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Graphic: An Encyclopaedia of New Zealand 1966.


This information was published in 1966 in An Encyclopaedia of New Zealand, edited by A. H. McLintock. It has not been corrected and will not be updated.

Up-to-date information can be found elsewhere in Te Ara.




Young Men's Christian Association

The Young Men's Christian Association of New Zealand is part of a world-wide organisation, including boys and men and (in many cases where there is no YWCA) girls and women of all races, and of all Christian and many other faiths. The movement was begun in Auckland by A. H. Shalders in 1855, 11 years after the establishment of the first association in London in 1844. Branches were soon set up throughout the colony. Although each city YMCA is independent in organisation, all YMCAs are bound together by common purpose and mutual support, in that the association “seeks to unite those young men who, regarding Jesus Christ as their God and Saviour according to the Holy Scriptures, desire to be His disciples in their faith and in their life, and to their associate efforts for the extension of His Kingdom among young men”.


The purpose of the association is to contribute towards the building of a Christian society. The YMCA, therefore, helps to develop Christian standards of living, conduct, and life purposes in its members and constituency by offering a design for living and for the enrichment of leisure. It seeks to promote the physical, mental, spiritual, and social welfare of persons and to stress reverence for God, responsibility for the common good, respect for personality, and the application of the “Golden Rule” in human relationships. To achieve the purposes of its programme, the YMCA (i) employs persons as YMCA secretaries who accept the religious and educational standards set down; (ii) enlists adult volunteers who are sympathetic with the purposes of the association and who have potential for youth leadership; (iii) develops training courses for its leaders to give them an understanding of how children and youth develop, and teaches them how to work with groups; (iv) organises small friendship groups as the basis for its programme in the fields of religious, social, and physical education; (v) develops group activities which stress the needs of each member, and in which members are encouraged to make individual and group decisions and accept responsibility; (vi) gives youth a chance to get personal counselling and guidance on religious, educational, and social problems; (vii) encourages family-group activities whereby YMCA members share in the application of principles of Christian living; (viii) teaches members to accept the privileges and responsibilities of Christian citizenship in the family, in their own groups, and in community life, and to understand the purpose of democracy and strive to solve its problems; and (ix) helps youth to find satisfaction in unselfish service and to increase their sense of Christian brotherhood with all men.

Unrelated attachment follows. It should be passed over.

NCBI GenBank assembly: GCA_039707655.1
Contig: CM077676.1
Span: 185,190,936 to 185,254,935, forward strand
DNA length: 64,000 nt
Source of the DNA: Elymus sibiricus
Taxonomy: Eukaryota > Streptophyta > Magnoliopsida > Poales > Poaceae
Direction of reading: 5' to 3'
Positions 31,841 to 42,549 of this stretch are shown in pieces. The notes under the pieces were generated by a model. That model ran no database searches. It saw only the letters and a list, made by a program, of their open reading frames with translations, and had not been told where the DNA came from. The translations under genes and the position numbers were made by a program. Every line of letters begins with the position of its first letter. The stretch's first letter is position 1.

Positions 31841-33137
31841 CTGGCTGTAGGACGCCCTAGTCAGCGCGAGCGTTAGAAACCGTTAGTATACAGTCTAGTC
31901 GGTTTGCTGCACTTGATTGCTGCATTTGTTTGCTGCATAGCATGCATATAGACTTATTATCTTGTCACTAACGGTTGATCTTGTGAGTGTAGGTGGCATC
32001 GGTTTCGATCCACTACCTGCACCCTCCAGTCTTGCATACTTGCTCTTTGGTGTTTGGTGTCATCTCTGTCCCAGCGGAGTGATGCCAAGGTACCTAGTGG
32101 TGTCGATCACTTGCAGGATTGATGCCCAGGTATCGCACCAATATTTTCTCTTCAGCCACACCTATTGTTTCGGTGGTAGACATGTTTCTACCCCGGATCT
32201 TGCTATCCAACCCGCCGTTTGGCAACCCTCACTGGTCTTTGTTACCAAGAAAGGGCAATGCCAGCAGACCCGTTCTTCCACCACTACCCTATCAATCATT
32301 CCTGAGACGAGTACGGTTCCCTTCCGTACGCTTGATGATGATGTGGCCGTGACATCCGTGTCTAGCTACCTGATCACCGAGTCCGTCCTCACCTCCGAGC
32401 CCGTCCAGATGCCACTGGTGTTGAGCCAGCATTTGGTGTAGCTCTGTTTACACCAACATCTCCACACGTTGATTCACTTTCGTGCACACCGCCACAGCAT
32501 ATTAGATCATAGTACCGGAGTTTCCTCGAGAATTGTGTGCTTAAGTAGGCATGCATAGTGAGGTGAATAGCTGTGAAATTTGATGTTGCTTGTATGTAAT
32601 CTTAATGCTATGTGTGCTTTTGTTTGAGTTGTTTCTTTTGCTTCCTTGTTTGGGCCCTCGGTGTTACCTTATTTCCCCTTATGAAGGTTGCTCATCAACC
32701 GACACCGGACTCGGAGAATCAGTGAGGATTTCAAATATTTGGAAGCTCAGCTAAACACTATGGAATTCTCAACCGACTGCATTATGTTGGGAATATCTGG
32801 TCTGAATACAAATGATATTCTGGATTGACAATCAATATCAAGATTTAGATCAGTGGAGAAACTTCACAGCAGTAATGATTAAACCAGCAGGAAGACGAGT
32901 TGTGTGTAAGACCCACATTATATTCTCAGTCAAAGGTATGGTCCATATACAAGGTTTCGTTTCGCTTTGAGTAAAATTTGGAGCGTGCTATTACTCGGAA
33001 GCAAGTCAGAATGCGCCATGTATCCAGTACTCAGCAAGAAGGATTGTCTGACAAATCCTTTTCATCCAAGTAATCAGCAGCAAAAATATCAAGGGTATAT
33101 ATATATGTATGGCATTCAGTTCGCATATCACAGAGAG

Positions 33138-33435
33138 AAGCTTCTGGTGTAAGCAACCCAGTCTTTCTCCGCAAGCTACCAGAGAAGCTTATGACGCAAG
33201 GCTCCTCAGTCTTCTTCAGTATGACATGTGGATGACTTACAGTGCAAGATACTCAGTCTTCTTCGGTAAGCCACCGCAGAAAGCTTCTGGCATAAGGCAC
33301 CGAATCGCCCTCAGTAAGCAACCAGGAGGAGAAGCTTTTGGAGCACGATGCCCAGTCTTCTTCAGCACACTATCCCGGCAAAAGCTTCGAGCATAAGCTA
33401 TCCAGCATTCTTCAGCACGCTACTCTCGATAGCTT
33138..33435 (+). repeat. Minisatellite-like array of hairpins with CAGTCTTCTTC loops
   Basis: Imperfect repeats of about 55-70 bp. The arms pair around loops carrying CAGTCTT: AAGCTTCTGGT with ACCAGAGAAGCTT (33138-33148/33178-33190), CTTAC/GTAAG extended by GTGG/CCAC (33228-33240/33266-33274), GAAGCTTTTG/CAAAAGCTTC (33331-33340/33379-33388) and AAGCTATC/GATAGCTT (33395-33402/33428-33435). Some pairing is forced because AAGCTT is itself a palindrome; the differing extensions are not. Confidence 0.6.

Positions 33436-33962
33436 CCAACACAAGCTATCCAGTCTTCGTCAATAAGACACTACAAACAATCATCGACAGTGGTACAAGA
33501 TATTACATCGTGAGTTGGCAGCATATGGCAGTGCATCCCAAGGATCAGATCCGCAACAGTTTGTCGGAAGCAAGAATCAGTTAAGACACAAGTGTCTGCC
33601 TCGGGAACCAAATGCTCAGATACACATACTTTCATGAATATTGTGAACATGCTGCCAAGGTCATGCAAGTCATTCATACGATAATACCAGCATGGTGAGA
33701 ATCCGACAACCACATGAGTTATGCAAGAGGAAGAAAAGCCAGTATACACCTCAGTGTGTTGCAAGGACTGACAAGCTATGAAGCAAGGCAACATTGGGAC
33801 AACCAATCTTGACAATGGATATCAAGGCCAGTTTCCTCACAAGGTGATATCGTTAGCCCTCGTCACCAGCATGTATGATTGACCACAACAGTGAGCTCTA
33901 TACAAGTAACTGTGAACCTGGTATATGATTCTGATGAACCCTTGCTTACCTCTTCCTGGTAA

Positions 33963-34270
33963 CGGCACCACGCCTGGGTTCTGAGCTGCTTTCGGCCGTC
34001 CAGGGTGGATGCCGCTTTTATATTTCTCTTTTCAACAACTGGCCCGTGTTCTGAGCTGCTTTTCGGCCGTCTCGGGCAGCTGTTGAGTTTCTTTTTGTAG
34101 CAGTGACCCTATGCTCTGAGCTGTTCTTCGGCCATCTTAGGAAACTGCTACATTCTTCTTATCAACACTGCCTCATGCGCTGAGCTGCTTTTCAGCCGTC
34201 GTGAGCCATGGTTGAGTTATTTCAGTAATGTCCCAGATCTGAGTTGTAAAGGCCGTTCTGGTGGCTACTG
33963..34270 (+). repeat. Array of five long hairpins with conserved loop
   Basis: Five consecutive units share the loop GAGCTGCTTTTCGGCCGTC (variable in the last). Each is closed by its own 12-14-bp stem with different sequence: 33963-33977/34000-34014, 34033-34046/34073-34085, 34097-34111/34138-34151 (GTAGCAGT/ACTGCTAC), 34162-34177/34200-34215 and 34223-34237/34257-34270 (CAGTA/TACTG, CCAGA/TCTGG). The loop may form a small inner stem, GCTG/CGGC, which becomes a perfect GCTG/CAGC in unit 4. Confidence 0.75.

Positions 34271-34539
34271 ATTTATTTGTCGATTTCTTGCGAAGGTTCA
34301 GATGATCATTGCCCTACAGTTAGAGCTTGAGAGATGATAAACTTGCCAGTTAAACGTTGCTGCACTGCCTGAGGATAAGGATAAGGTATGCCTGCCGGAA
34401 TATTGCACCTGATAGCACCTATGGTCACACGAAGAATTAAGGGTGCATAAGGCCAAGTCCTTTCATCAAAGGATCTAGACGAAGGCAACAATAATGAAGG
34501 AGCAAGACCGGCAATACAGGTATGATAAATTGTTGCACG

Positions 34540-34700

The YMCAs comprise 18 city associations and 23 branches. There are 16 ladies' auxiliaries. Eleven associations organise camps for boys during the school holidays, and the National Council runs an adventure camp each year. The associations also give courses in leadership training. The association's buildings everywhere are used largely for and by the general community.

by George Frederick Briggs, National Secretary, Young Men's Christian Association, Wellington.

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